Re: Odds vs manifest geulah- Again; if it was up to you there would have been no bait sheni. Somehow Bar Kokhava comes to mind again; Ribi Akiva wouldn't have supported him if he sided with you (he would say "Things look bleak here. There are barely any Jews lest here. Torah is blooming on the banks of the Euphrates. The Romans are in charge here now. If G-d wanted us here there would still be a beit hamikdash etc. etc...).

"no one said this is "סוף גאולתינו- And thus verifying, to me at least, that you really don't get it." - הואיל נא בטובך לבאר

"Dude, wake up, we're still sunk deeply in physical Galut. As long as we're being oppressed whether it's by Arabs in Israel in black kids in Crown Heights, Geulah hasn't come. It doesn't matter where you're walking as long as people are still getting beaten up or dying."

- Again, in my lexicon physical galut is anywhere outside of Israel. One of the benefits of "עידן הגאולה" is that the Jews should be the masters of our own lands- which we are. (Even in the best of times things were never PERFECT in Israel. It says by Sh'lomo "ותשקוט הארץ 40 שנה", and after that?! It's always been a bit of hard times. Our neighbors never moved, just changed names (Philistines- Palestinians. Amon u'Moav- Jordan. Bavel- Iraq. These guys aren't going anywhere man. It doesn't matter if mashiach the Mahdi and Jesus all come to Ahmadinajad together and tell him Israel is a wonderful country- things cannot change). "שיעבוד מלכויות" כתיב ברמב"ם, אבל לא שעשיו לא ישנא עוד את יעקוב- "עולם כמנהגו נוהג כתיב". י

"...Poland and Lithuania and came up with all kinds of inane ideas..." Like which ones??

- Like the ones you espouse, I suspect, from Traditionalist Eastern European Jewish influence. Particularly perhaps, that of Rabbi Menahem Mendel Schneurson.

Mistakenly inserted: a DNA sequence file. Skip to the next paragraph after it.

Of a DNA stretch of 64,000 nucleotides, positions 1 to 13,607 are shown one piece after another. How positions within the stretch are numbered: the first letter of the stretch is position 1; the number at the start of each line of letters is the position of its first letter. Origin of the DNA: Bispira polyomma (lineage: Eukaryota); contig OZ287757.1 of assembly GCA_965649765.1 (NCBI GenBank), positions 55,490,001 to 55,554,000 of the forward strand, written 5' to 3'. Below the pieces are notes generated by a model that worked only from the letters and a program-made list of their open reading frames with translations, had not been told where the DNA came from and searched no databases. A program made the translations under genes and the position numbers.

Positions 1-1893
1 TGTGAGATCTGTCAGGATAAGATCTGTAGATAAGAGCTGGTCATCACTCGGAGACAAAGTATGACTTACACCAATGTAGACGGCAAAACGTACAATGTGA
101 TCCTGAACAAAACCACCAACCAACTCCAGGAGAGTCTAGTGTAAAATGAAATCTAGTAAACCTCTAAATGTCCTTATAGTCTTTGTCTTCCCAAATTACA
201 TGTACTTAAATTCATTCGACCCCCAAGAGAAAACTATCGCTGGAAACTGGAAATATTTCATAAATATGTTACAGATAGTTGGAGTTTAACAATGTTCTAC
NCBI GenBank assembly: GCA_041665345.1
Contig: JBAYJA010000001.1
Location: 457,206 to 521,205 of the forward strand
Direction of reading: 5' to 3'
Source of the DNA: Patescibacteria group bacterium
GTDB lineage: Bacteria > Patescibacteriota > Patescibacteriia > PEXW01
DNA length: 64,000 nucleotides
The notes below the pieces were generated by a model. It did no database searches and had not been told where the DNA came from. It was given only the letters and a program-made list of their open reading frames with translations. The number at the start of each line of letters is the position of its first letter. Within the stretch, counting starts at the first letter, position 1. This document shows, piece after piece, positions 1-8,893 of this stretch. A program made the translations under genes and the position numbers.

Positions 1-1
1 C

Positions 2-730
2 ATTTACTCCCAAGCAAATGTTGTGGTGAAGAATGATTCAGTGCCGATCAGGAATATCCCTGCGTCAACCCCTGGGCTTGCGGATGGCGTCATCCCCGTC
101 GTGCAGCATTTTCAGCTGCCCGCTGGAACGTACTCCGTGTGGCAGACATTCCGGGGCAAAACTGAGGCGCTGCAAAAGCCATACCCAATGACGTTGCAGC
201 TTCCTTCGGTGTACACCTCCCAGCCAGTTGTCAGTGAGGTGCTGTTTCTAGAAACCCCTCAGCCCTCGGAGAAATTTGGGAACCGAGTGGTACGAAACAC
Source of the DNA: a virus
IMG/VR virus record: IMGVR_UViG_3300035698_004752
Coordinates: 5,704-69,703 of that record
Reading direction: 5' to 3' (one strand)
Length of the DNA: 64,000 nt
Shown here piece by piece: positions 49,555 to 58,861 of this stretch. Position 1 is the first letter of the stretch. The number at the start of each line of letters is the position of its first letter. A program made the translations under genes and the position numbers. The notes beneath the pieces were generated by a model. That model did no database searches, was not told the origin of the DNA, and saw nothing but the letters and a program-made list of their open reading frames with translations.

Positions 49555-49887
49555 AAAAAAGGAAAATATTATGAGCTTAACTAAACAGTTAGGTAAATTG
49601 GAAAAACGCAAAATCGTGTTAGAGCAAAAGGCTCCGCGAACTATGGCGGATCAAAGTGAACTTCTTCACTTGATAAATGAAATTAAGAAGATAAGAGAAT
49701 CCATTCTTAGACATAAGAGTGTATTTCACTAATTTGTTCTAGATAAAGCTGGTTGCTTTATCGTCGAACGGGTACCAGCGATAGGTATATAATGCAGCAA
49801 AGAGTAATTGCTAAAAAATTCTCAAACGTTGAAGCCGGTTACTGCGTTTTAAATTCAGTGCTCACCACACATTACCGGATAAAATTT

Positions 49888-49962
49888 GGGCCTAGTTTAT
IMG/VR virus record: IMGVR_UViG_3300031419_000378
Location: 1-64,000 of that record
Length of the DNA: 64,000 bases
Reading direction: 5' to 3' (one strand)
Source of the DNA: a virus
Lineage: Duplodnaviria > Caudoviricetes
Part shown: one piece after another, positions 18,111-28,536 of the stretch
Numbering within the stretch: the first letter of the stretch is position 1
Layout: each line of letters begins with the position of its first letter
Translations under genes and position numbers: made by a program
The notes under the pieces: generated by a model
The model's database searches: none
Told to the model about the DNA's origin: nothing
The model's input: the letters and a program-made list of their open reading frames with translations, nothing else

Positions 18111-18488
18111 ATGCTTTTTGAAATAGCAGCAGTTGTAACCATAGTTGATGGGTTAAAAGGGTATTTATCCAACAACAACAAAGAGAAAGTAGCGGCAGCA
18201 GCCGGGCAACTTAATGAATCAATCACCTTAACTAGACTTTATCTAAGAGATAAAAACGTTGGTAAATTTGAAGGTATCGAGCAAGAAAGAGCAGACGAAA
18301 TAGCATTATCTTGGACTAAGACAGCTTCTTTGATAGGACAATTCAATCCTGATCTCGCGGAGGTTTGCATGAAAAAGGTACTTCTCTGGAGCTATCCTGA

2:52 AM  
Blogger הצעיר שלמה בן רפאל לבית שריקי ס"ט said...

Paragraph 3- תיקון: "שחלק" נכבד ממנו

2:55 AM  
Blogger Nemo said...

Sorry bud, but I write my own thoughts, not those of Rabbi Schneerson. I take offense to that.

There was only one point I made in this entire discussion which was influenced by the Lubavitcher Rebbe (about Techiat Hameitim).

"שיעבוד מלכויות" כתיב ברמב"ם, אבל לא שעשיו לא ישנא עוד את יעקוב- "עולם כמנהגו נוהג כתיב". י"

Go read the Rambam, the enitire Hlichos Melachim 12, which speaks about the state of world harmony that will exist, and the Jews' relationship with the nations of the world.

6:55 AM  
Blogger הצעיר שלמה בן רפאל לבית שריקי ס"ט said...

you; seriously, sorry man. It's just that most people I met who were even slightly connected to Chabad got everything they know about Jewish thought from "the rebbe" (I said 'perhaps'!).

9:50 AM  
Blogger הצעיר שלמה בן רפאל לבית שריקי ס"ט said...

correction; "you"- should be "yo".

9:51 AM  
Blogger Nemo said...

The only thing I offered were sources in Tanach and Rambam as well as my own crafted arguments. There wasn't exactly any "Jewish Thought" there.

10:46 AM  
Blogger הצעיר שלמה בן רפאל לבית שריקי ס"ט said...

yo man; it can't be for real! I mistook ברכת המינים for ברכת המשפט! I meant (in my original Hebrew הערה) to make reference to "השיבה שופטינו...ייועצינו וכו"...

12:18 PM